October 04, 2010

The age old question ...


When the Toronto Blue Jays exceed my expectations -- I had them good for 82 wins -- you know they've had a successful season. Just like that, the offseason is upon us, but what a season it was. I could go on and on: Jose Bautista's meaningful at-bats, and his assault on Toronto's, and baseball's, record books; the promising development of Toronto's top-four starting pitchers, with Kyle Drabek set to join them in 2011; the triumphant return of Vernon Wells; more, and quite possibly for the last time, yeomen's work from Scott Downs; home run after home run after home run after home run after home run; and, finally, Cito Gaston's farewell.

The polarizing Mike Wilner may have put it best, though:

"It was a tremendously fun year. We got to see one of the greatest games ever pitched, we got to see the greatest offensive season a Blue Jay has ever had, we got to see the greatest major-league debut any hitter has ever had, we got to see the Jays tie one league record with six doubles in an inning and another with six homers in a loss and we got to bite our fingernails as a Blue Jay starting pitcher took a no-hitter into the 7th inning an astounding FIVE times! Heck, we even got to go through the Nick Green era - remember that?"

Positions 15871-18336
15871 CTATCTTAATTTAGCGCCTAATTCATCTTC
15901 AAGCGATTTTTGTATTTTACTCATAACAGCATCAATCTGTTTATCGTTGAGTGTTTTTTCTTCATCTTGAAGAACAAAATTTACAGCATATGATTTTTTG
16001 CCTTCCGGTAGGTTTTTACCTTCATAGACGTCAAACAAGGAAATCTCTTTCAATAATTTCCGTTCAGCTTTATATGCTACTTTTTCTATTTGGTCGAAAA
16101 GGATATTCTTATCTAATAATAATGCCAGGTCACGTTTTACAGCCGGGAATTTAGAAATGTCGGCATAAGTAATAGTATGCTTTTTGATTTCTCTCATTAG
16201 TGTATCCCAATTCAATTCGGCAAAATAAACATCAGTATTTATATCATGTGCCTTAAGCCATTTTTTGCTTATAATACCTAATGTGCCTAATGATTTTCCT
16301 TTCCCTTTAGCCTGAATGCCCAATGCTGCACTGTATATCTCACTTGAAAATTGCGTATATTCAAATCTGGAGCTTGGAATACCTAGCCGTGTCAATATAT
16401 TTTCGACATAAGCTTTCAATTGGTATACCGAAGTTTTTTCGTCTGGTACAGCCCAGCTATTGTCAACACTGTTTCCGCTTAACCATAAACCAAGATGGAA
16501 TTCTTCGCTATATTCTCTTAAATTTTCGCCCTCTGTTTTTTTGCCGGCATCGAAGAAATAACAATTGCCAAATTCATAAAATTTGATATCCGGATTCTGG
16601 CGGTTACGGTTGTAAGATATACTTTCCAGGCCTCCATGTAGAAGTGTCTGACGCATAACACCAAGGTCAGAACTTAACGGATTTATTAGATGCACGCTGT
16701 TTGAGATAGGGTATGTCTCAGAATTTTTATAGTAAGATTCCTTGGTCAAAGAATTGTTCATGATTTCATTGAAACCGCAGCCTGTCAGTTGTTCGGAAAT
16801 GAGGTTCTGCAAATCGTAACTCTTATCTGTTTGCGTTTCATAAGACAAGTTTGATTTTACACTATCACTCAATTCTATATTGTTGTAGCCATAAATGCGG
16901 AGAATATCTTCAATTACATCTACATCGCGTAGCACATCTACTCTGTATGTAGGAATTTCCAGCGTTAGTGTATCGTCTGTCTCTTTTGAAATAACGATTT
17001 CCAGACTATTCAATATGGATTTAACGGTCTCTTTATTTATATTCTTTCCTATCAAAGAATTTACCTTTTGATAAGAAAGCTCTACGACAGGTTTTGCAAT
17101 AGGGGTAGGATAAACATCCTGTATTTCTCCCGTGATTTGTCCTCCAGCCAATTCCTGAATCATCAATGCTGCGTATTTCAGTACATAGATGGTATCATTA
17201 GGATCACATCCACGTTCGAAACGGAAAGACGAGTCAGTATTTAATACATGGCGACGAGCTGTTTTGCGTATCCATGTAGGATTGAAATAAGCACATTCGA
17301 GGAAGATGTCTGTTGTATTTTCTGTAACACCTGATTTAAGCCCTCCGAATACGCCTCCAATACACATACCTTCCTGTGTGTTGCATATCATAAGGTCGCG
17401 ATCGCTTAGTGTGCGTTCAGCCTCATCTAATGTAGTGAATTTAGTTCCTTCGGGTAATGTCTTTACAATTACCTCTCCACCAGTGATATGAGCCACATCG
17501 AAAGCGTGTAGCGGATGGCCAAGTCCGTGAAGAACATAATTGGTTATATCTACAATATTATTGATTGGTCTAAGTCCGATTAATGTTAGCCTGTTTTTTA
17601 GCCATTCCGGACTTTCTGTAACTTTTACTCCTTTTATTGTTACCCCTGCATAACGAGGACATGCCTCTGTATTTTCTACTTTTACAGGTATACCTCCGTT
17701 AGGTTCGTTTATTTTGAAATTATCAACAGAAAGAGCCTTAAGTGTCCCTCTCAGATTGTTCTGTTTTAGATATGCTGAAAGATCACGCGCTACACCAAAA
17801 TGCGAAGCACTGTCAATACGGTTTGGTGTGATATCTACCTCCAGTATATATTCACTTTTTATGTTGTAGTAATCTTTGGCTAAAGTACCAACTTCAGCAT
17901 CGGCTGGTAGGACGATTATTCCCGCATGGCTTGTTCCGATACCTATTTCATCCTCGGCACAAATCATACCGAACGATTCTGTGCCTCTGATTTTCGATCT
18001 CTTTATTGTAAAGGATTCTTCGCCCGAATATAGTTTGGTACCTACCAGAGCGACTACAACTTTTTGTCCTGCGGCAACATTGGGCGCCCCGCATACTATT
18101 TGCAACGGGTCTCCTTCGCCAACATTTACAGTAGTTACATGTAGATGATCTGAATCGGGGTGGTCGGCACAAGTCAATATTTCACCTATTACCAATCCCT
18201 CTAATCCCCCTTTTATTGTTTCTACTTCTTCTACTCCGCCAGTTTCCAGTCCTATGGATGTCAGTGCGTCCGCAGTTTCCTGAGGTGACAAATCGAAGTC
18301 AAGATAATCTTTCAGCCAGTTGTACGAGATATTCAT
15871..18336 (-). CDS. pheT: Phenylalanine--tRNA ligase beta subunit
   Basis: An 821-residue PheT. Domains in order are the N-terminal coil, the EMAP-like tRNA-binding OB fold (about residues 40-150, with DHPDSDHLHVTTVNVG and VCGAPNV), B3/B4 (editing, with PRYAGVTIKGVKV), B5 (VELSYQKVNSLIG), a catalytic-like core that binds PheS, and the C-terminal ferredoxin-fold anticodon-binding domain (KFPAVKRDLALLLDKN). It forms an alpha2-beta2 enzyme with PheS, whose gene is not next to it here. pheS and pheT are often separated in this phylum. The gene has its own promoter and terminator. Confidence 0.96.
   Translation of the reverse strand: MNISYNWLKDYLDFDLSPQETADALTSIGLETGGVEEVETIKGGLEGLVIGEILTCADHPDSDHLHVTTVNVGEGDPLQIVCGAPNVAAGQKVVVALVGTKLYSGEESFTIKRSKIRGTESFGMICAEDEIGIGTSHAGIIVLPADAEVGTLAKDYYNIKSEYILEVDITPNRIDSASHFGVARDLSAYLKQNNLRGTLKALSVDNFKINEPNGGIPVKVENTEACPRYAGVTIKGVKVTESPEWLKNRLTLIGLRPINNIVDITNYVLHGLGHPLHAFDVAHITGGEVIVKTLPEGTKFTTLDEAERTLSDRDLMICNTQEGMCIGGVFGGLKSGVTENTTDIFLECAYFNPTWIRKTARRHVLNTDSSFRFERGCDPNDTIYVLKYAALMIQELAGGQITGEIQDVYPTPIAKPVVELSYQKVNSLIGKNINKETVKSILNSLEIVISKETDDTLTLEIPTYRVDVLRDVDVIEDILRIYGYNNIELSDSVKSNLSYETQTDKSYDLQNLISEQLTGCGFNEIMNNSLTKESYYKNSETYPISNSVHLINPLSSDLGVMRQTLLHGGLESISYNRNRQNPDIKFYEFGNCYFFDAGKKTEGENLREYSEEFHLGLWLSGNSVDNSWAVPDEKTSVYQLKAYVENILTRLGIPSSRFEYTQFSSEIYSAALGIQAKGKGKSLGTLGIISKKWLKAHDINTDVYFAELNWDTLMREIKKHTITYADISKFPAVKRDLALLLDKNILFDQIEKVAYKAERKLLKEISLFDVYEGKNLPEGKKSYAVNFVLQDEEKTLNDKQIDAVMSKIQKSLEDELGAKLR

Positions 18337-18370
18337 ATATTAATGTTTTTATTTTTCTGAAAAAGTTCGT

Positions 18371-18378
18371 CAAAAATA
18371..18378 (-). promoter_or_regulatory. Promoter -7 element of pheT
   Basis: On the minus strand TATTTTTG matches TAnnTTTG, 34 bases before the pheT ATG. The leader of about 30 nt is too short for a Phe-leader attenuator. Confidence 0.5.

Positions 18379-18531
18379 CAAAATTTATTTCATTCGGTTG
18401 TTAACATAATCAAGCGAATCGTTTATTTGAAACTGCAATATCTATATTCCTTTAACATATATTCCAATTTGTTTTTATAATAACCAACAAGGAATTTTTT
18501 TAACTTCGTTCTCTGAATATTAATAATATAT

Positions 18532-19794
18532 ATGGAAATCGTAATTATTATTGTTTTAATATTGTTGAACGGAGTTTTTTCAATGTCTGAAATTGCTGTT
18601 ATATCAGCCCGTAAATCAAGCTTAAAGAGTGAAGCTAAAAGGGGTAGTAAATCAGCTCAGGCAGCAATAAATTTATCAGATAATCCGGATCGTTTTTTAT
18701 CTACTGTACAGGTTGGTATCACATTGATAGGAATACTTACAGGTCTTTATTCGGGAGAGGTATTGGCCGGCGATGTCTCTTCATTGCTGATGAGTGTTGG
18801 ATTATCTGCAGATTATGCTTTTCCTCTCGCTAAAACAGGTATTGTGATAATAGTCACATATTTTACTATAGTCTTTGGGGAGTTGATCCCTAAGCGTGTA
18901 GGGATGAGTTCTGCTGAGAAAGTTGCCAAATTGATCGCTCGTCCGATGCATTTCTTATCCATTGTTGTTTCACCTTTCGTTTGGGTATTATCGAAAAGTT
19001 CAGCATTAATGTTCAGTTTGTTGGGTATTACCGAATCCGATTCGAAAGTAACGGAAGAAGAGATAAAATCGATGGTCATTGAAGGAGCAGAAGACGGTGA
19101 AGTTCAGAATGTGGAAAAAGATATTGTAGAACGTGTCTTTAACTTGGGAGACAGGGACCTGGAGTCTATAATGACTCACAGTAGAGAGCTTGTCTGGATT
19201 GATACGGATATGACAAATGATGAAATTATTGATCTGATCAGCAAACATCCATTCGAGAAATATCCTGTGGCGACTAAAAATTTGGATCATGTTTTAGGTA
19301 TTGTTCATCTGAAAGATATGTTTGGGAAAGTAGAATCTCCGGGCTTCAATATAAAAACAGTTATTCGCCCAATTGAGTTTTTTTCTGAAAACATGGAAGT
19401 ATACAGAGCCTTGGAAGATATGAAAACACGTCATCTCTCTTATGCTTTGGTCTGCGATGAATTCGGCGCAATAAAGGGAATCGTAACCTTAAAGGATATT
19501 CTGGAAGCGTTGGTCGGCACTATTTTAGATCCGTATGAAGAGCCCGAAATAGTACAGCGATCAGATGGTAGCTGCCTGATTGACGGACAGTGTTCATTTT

I don't remember the Nick Green era, which is probably for the best. But Wilner's right: it was definitely a fun summer. And it wasn't supposed to be. That was the best part.

Let's not kid ourselves, though. It wasn't all double rainbows. Aaron Hill and Adam Lind did their best to kill my baseball buzz for six months, and before we look forward, we'll look back.

What comes first: patience at the plate, or confidence at the plate? Does confidence breed patience? Or is it the other way around? Without confidence, is patience in the batter's box impossible? Without patience, is confidence, and success, impossible? What the hell am I talking about here? What I'm trying to figure out is: How do two young, promising hitters go from being so successful to -- for one season at least -- below average Major League hitters?